During naps that afternoon, Steph, Mom and I walked along Main Street and were reminded the hard way about how quickly a mountain thunderstorm can boom through town when we were caught blocks from home, on foot, in a torrential rain. Dad came and saved the day with umbrellas and raincoats. Later that afternoon PaRon and Grandma took the kids to the river for rock throwing while Mark, Jeff, Steph and I enjoyed happy hour at the Breckenridge Brewery. From that experience we learned that Mark and I should not eat edamame at altitude.

More Olympics and ice cream eating rounded out the evening.


Mark and Jeff rented bikes again and headed out to conquer something tall. The rest of us took the boys to the park with the plan that I would slip out with Andrew to rent him a bike and when Mark and Jeff were finished killing themselves they would swing through and pick him up for a spin. He was totally excited about riding with them and loved that he was going to have this fun experience that the little boys weren't.

Andrew and I made our escape and headed to the largest bike shop in town. I figured we'd pick up some wheels and be back before the littles noticed we were gone. I should have known that when the bike dude was gone for more than five minutes just to "grab a ride" from the backroom, that we had a problem. Said dude eventually emerges and plops a bike in front of us as he announces that he doesn't think it's going to work. Sure enough, it's way too big. I politely inquire about a smaller bike and am informed that they don't have one and that it's kind of weird for such a little guy to need a bike of his own without training wheels. Dude eventually refers us to a place four blocks away where he thinks they can help.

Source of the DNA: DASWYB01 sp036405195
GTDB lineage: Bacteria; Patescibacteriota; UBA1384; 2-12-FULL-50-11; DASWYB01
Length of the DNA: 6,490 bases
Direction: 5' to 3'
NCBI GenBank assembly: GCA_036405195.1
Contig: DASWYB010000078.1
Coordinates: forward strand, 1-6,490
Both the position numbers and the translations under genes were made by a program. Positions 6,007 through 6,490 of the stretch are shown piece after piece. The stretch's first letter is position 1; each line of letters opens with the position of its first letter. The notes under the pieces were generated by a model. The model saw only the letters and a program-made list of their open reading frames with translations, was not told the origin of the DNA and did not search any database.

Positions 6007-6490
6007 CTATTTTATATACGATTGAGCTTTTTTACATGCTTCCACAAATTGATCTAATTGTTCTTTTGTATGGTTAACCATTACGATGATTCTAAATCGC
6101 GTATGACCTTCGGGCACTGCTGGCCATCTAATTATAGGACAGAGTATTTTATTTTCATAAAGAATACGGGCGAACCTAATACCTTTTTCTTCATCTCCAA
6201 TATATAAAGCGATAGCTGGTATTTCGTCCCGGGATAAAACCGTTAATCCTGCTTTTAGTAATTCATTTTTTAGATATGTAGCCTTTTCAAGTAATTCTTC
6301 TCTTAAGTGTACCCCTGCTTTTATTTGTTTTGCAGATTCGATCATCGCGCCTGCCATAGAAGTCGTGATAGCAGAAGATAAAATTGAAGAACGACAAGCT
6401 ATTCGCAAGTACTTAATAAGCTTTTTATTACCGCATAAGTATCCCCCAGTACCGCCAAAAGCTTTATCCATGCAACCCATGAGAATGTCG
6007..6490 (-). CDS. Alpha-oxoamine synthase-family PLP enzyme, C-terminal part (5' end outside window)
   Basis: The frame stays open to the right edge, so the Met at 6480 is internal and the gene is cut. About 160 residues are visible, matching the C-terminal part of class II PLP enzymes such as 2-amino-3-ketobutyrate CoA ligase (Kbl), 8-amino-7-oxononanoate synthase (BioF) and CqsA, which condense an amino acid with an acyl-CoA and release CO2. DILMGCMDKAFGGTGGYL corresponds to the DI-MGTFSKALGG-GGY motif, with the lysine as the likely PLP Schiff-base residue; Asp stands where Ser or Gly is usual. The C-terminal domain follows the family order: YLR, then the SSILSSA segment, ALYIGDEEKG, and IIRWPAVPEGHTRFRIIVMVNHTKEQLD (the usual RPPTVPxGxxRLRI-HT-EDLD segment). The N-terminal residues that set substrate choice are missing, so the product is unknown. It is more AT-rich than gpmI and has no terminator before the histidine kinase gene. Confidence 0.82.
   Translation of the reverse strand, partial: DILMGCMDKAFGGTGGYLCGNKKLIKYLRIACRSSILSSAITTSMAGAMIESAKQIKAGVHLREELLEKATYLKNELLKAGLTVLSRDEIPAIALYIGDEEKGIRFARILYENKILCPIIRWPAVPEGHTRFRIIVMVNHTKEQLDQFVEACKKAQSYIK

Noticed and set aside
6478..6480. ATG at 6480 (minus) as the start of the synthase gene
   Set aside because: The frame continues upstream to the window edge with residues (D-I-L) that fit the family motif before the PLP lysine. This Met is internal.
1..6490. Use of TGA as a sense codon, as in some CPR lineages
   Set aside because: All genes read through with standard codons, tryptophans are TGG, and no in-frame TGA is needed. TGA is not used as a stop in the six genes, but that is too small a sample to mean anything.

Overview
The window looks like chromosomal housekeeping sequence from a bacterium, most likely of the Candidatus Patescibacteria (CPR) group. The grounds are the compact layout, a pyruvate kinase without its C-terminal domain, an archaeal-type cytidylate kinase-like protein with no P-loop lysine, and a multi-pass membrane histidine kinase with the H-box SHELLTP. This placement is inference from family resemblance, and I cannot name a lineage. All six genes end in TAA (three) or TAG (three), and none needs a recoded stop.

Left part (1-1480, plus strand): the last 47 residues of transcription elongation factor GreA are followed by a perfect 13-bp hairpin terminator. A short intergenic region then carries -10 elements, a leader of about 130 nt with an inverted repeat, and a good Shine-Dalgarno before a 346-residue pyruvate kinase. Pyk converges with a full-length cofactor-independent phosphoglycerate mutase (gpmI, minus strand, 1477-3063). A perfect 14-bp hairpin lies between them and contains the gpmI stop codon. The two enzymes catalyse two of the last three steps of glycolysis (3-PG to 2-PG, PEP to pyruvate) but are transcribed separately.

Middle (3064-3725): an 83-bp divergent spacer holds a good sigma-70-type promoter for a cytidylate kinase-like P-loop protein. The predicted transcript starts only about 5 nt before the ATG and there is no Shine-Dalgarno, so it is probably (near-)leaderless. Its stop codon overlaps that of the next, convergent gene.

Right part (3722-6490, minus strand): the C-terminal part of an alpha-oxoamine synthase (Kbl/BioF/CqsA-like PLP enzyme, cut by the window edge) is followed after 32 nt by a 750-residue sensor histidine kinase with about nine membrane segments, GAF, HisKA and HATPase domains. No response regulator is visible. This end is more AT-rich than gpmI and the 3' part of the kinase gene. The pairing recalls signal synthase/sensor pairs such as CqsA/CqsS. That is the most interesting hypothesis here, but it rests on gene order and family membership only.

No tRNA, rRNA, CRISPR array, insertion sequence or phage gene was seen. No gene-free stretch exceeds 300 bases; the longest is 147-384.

We arrive at bike store #2 and find that they also don't have the right size bike for a little guy who doesn't need training wheels but this bike dude was helpful and called around and eventually sends us to bike store #3. At this point we've been gone from the park a while, Andrew is sad and I'm frustrated. I've left my parents with Thomas without any snacks, drink or diaper and Steph has her hands full with Wyatt because he was working on a cold and didn't feel well.

We head to bike store #3 and they haul a bike out of the basement for Andrew to try. He climbs up on this thing that's big enough for me and rides about 10 feet before he realizes he can't reach the ground and he wipes out BIG TIME in their parking lot. His palms were roughed up and we were both feeling a bit like we'd been rubbed on the pavement. Mark and Jeff called about then to say they were ready to pick him up and I had to confess we had struck out on finding a bike. They went back to the place they had rented from and had success, which meant that we needed to haul the whole group back to the condo for Andrew to meet them. The final bike was still too big but we saw the old, "when there's a will, there's a way" in action. He was determined and they made it work.